Using data to estimate the social impact of donors' gifts of funds, expertise, or time is one of the best ways to persuade them of their importance, writes Jason Saul for Chronicle of Philanthropy.
Non-profits receive nearly one-fourth of their gifts between Thanksgiving and New Year's, according to Indiana University's Lilly Family School of Philanthropy. There are a few ways, writes Saul, to make sure your organization is at the top of donors' lists as the giving season approaches.
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Even for organizations lacking the means to publish in-depth reports, says Saul, there are simple ways to demonstrate the impact of donors' gifts.
1. Stress the final goal. Highlight what you mean to accomplish with the funds. Instead of listing something you want to buy, describe how programs will use the product. For example, instead of just stating that the program needs a bus, explain how the program will use the bus to increase health care access.
2. Demonstrate value. Show donors the most significant "change per buck" of their gift. For example, perhaps $10,000 could buy books for 2,000 kids—but that message fails to demonstrate long-term change. Instead, the program in question could explain to prospective donors that the money is enough to fund an afterschool reading program for 20 children—and that similar programs have been shown to increase kids' reading levels by at least a full grade level. "Selling your impact is about demonstrating how your organization produces valuable outcomes," says Saul.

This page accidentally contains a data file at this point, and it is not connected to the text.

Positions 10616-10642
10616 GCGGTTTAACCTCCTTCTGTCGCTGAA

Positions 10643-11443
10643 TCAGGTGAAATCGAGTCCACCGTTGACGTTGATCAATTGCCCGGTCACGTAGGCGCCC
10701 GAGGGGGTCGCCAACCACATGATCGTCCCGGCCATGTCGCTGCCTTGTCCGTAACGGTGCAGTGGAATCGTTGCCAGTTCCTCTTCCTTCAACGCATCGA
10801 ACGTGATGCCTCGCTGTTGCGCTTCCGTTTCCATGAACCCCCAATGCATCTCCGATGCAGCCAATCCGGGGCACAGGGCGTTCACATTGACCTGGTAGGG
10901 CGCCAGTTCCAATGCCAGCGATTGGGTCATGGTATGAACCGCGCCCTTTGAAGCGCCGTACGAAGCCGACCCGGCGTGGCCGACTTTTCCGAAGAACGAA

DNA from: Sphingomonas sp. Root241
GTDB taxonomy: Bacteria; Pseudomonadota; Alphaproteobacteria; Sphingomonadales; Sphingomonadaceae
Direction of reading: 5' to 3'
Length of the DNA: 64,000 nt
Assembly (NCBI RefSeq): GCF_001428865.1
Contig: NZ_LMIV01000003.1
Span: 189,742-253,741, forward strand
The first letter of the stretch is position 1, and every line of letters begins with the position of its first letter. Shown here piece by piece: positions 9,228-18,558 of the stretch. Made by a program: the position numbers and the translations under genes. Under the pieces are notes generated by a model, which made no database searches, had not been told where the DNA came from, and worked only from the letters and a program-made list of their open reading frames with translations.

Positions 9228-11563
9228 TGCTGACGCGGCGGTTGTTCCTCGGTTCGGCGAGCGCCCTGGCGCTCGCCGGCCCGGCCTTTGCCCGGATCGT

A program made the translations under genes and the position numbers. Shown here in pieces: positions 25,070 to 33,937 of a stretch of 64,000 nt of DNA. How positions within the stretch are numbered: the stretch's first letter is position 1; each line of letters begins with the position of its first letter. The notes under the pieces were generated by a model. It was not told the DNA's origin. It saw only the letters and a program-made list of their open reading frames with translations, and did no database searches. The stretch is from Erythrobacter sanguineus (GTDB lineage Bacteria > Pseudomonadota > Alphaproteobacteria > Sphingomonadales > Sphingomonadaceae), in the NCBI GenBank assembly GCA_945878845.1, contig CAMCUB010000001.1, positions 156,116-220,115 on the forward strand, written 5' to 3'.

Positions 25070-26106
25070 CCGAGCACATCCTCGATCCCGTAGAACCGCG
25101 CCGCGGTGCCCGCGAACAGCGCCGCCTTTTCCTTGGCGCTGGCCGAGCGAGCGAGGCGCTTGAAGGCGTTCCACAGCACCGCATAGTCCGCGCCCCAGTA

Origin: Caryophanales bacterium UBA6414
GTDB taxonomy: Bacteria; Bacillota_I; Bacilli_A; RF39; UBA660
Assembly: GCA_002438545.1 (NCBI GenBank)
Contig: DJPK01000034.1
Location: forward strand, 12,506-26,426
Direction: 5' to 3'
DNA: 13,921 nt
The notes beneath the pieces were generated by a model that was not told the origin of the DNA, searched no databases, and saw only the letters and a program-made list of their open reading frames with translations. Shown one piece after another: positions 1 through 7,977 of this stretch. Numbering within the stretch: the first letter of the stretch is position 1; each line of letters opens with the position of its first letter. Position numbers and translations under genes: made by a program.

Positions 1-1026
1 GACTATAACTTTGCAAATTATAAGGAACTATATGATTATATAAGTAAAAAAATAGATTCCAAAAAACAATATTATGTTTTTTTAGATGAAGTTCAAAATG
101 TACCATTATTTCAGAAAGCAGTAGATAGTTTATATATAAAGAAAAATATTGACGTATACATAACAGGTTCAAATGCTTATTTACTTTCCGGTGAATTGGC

Inspiring stories + compelling data = Donor-centric website
3. Differentiate from your competitors. Inform donors about the unique attributes of your organization and how you will provide a "better return on investment."
4. Not all donations need to be monetary. Asking for gifts of time and expertise that tap into supporters' knowledge base can significantly aid your institution (Saul, Chronicle of Philanthropy, 11/10).
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